breast cancer does not predict with certainty that the disease ever will emerge - much
less when. Nor does a negative result mean that the disease never will emerge. Both
provider and patient need to consider the pros and cons of performing genetic tests in the
absence of clinical symptoms and make their decision on a case-by-case basis.
Last, but far from the least, the potential harms associated with genetic testing are
not limited to the clinical milieu. Health care providers, employers, insurance companies,
or others may handle information about genetic tests without adequate attention to privacy
and confidentiality. As a consequence, individuals may be denied needed and deserved
insurance coverage, or be discriminated against by current or prospective employers, or
suffer psychosocial harms such as increased anxiety and altered family relationships.
The opportunities and challenges associated with genetic testing are discussed
thoroughly in the report entitled "Promoting
Safe and Effective Genetic Testing in the United States
- the principal product of the Task Force on Genetic Testing, which was commissioned
jointly by the National Institutes of Health and the Department of Energy. The Task Force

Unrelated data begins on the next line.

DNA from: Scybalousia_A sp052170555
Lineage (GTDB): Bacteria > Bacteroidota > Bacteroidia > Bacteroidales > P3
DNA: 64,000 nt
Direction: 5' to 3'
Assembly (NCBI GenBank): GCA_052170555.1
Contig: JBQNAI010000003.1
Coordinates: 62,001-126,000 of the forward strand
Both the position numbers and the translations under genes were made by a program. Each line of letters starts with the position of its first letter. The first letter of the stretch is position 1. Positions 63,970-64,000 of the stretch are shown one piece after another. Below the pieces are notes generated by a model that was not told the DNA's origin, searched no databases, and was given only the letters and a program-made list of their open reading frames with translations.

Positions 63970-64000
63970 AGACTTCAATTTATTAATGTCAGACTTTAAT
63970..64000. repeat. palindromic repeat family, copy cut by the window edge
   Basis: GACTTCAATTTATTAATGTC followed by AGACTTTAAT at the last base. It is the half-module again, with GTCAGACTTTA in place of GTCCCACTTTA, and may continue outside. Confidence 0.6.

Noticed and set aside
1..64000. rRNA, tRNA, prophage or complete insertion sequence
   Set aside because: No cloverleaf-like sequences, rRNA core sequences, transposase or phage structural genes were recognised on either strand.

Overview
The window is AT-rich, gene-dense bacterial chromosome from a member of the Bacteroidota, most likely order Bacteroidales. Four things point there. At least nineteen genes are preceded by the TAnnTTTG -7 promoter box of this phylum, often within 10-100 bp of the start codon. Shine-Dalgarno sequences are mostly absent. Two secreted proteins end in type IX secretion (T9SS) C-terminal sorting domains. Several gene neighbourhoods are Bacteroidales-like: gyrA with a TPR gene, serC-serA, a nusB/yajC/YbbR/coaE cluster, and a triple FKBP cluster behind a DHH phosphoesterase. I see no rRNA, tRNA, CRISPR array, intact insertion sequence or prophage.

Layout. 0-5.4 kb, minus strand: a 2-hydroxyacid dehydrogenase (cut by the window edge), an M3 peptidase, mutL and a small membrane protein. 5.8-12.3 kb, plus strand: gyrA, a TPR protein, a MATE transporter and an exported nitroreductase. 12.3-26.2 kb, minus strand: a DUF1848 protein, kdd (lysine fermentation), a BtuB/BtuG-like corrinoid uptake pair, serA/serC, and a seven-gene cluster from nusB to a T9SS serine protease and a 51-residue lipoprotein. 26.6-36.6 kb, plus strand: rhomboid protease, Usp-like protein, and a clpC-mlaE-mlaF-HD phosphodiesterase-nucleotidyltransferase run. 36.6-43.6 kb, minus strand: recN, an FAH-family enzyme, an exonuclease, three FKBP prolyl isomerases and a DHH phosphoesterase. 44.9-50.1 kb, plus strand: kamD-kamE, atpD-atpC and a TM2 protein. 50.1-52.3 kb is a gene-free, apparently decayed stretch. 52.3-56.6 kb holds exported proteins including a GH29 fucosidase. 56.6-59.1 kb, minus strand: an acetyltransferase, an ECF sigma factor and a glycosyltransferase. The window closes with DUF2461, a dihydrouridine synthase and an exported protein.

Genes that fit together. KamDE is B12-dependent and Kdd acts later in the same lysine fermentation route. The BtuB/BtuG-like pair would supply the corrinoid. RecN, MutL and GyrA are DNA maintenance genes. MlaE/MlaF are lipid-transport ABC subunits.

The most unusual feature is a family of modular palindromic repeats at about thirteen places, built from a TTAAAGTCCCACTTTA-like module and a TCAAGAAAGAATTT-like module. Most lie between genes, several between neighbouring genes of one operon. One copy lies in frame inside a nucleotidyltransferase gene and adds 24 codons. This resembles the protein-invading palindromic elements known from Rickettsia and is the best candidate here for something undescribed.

report is an invaluable resource for government, academia, and industry. The report
outlines a set of overarching principles to guide the development and use of genetic tests
and provides thoughtful recommendations in several areas: ensuring the safety and
effectiveness of new genetic tests, ensuring the quality of laboratories performing
genetic tests, improving providers'
understandings of genetic testing, and ensuring the availability of effective genetic
tests for rare inherited disorders.
DHHS Oversight of Genetic Testing
The findings and recommendations of the Task Force are highly relevant to DHHS' responsibilities for overseeing genetic tests. Three
distinct statutory authorities are involved: the Medical Devices Amendments of 1976 to the
Food, Drug and Cosmetic Act, the Clinical Laboratory Improvement Amendments (CLIA) of 1988
to the Public Health Service (PHS) Act, and those provisions of the PHS Act that govern
the protection of human subjects of research. I will summarize each of these three
authorities as they relate to issues raised the Task Force.
First, genetic tests are in vitro diagnostic devices and, thus, are subject to
regulation by the Food and Drug Administration (FDA) as medical devices. To date, FDA has
required pre-market review and approval for genetic tests packaged and sold as kits but
has not actively regulated commercial, laboratory-based genetic testing services - which
sometimes are referred to as "home brews".
Second, the CLIA statute, enacted by Congress to ensure the quality of laboratory
testing in the U.S., regulates all sites at which testing is performed on specimens
derived from the human body for health purposes. The requirements such laboratories must
meet are based on test complexity; the more complex the procedure, the more stringent the
requirements. Although a few CLIA requirements specifically address genetic tests, such
tests generally are covered under the major CLIA standards for quality control, quality